December 21, 1999 02:39pm
Ex-Wall St CEO Charged With Insider Trade
by: Gail Appleson,Law Correspondent
(NEW YORK, NY) -- A former chief executive officer of investment banking firm Keefe, Bruyette & Woods Inc. has been charged with insider trading for giving tips about potential bank mergers to porno actress Marylin Star who had been his mistress, U.S. prosecutors said on Tuesday.
James McDermott Jr., 48, who resigned unexpectedly in June as CEO and chairman of Keefe, Bruyette, a private Wall Street firm, was charged with securities fraud in U.S. District Court in Manhattan Tuesday. He allegedly gave non-public information to the actress, Kathryn Gannon, about six upcoming mergers involving regional banks.
McDermott and Gannon, also a defendant in the case, had an "intimate relationship," during the time of the alleged scheme, court papers said. Gannon allegedly made about $88,100 from trades based on the insider information in 1997 and 1998.
Gannon, 30, a Canadian citizen who has lived in Miami, has worked as an actress in adult films, and as an escort, exotic dancer and model, according to court papers. She uses the name Marylin Star in her adult films and in a sexually graphic Internet web site, the papers said.
The complaint alleges that Gannon passed the tips to a third defendant, Anthony Pomponio, 45, of North Caldwell, N.J., with whom she was also having a relationship. Pomponio is a majority owner of an industrial diamond wheel manufacturing company called Pomponio Industries, court papers said. He allegedly made about $86,378 from trades based on the inside information.
Gannon and Pomponio met in Atlantic City, where she was attending a trade show for the adult movie industry. Gannon boasted that she had clients in New York City who were "well connected Wall Street types" including lawyers, stockbrokers and other "high level people," court papers said.
The criminal complaint alleges that McDermott now works at investment bank Allen & Co. in New York, but the firm said the information is incorrect.
Bob Cosgriff, Allen & Co. managing director and chief administrative officer, said McDermott has never worked at the firm, but is seeking employment there. A spokesman for the U.S. Attorney for the Southern District, which filed the criminal complaint, would not comment.
The three defendants were also named in a related Securities and Exchange Commission civil suit filed in Manhattan federal court.
McDermott, of Briarcliff Manor, N.Y., surrendered to authorities Tuesday morning. Gannon is a fugitive, and Pomponio was arrested at his home Tuesday morning, prosecutors said.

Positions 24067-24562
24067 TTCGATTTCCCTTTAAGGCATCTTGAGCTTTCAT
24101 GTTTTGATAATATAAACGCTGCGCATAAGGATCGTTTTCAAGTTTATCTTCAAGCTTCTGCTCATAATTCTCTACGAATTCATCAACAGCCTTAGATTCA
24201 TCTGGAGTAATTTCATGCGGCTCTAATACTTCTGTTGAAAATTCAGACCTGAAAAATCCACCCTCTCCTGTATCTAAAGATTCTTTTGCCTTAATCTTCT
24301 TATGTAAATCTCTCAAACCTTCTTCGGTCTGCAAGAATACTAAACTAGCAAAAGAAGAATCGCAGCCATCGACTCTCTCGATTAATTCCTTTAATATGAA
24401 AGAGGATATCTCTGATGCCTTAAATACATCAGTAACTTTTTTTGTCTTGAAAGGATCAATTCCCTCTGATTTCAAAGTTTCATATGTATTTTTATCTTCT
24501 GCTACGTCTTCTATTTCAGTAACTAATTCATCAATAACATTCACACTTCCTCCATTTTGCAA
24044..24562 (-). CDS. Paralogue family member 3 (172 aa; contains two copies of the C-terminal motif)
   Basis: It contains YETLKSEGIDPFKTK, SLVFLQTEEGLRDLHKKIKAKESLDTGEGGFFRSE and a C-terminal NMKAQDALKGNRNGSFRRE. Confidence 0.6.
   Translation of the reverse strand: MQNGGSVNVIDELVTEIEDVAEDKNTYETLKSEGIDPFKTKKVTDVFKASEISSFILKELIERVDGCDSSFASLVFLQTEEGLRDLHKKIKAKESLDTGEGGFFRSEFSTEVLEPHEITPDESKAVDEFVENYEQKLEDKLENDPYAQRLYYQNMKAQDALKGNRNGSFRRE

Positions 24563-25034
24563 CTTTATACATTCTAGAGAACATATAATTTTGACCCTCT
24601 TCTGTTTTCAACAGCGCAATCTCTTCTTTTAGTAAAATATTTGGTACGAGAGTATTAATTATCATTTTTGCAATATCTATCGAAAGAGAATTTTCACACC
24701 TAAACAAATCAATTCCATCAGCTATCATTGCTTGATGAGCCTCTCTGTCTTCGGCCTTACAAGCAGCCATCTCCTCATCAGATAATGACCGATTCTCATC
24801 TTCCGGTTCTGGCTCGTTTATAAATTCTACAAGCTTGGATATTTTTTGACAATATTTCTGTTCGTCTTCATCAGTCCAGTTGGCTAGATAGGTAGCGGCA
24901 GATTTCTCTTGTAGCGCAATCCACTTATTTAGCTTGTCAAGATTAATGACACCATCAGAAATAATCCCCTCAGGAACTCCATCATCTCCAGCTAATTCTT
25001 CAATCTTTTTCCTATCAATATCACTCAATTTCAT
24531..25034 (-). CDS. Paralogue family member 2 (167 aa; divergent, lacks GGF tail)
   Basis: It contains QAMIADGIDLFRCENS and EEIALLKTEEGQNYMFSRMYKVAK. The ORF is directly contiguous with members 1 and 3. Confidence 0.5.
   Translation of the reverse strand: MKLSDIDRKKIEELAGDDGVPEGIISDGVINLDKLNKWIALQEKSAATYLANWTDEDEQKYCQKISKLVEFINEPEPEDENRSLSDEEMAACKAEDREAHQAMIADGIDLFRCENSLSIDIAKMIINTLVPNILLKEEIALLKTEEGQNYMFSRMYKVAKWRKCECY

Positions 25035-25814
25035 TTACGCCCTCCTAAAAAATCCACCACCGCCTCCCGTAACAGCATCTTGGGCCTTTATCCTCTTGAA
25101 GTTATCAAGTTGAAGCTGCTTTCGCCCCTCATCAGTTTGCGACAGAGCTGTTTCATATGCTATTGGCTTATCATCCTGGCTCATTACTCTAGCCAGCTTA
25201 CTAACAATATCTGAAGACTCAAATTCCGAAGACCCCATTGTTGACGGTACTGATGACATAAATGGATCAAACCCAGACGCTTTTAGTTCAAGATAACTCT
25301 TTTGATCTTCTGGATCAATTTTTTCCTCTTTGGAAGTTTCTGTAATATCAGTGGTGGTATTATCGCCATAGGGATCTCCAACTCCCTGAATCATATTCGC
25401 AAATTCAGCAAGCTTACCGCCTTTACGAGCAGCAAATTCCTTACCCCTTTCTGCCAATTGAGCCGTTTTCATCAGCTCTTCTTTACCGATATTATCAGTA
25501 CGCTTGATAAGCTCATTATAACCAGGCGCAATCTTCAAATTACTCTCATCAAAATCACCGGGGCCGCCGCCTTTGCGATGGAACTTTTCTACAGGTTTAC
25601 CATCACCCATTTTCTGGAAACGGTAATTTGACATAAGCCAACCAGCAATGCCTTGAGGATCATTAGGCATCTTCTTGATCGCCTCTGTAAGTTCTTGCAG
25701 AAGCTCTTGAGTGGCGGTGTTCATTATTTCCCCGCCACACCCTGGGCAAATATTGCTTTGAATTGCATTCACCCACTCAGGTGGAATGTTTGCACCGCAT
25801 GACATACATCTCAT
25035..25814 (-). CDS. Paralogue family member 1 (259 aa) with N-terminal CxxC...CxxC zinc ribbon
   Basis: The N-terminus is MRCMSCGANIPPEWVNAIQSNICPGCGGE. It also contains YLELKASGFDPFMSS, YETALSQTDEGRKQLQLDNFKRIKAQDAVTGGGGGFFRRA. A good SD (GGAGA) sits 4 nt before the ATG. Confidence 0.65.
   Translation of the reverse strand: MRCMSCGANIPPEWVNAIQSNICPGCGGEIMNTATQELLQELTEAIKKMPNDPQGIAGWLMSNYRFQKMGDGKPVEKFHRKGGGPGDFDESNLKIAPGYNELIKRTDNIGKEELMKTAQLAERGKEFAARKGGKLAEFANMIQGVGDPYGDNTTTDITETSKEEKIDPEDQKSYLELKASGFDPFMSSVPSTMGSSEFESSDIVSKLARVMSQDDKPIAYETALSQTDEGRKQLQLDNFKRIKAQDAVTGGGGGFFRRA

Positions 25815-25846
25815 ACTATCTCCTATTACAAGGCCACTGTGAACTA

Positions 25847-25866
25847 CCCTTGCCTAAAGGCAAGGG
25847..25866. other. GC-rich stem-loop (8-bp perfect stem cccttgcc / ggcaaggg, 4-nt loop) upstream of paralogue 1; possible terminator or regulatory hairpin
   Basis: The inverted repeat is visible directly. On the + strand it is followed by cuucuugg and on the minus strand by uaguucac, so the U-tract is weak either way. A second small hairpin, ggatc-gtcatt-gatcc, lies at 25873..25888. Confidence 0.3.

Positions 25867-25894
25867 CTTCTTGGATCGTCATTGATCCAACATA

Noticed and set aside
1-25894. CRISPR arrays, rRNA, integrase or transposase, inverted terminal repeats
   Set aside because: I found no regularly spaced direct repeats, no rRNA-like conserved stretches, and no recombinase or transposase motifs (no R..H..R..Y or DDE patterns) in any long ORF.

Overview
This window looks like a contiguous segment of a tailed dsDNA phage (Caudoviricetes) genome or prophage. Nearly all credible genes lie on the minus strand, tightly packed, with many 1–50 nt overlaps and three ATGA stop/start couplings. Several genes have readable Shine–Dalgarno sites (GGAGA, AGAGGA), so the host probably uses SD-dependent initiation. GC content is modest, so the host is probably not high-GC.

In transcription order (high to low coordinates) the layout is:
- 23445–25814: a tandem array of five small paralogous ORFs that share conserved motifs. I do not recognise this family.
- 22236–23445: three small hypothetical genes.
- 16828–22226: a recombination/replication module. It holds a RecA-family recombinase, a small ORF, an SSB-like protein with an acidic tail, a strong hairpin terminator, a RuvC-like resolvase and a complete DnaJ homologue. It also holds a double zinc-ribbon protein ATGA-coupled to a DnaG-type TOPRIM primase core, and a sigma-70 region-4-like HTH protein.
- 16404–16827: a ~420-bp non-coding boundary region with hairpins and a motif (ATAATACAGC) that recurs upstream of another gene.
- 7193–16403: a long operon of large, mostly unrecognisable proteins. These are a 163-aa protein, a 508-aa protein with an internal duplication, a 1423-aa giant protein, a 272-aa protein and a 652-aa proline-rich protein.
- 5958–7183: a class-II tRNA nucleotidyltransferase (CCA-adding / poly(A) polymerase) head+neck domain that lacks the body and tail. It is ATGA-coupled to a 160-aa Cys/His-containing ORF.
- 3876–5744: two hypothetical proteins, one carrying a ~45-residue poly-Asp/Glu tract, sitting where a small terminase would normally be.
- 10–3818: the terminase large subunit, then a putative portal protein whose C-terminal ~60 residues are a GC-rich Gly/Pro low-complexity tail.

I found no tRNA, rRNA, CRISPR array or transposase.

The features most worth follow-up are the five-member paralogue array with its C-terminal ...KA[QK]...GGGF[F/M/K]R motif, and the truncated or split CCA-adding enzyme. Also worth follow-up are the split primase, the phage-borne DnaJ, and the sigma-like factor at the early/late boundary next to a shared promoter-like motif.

Keefe, Bruyette is an investment banking firm that advises companies in connection with mergers and acquisitions and specializes in the banking and financial services industries.
From January 1994 through December 1998, Keefe, Bruyette acted as the financial advisor in 116 announced mergers and acquisitions of banks and thrifts.
As president of Keefe, Bruyette during 1997 and chairman and CEO from Jan. 1, 1998 until his resignation, McDermott had access to non-public information about the firm's clients.
Federal prosecutors said McDermott had advised Keefe, Bruyette's board of directors that he had been subpoenaed in an SEC probe in June. The board then forced him to resign, prosecutors alleged. Keefe, Bruyette then also canceled an initial public stock offering that was expected to raise $85 million.
According to court papers, McDermott and Gannon had an affair for about fourteen months from June 1997 through September 1998. He allegedly transferred about $37,000 to Gannon in certified checks and wire transfers during this time. Some of the money came from a joint bank account McDermott shared with his wife at Chase Manhattan Corp (NYSE:CMB - news).
He also allegedly passed along tips to Gannon about the upcoming mergers. Gannon opened a brokerage account at Charles Schwab & Co. in June 1997, with an initial deposit of $25,800.
"Gannon had minimal investment experience; her only other securities investment up to this time was an IRA account at Schwab," according to the SEC suit.
Within days of opening the account, Gannon began trading in securities of relatively unknown regional banks. In all but one of the stock purchases, Keefe, Bruyette represented the target in the merger transaction or was associated with one of the parties to the transaction, the SEC suit said.
Pomponio opened an account at Schwab a month after Gannon. The court papers said it was the first brokerage account he had ever owned, and that he soon began trading in the same stocks as Gannon.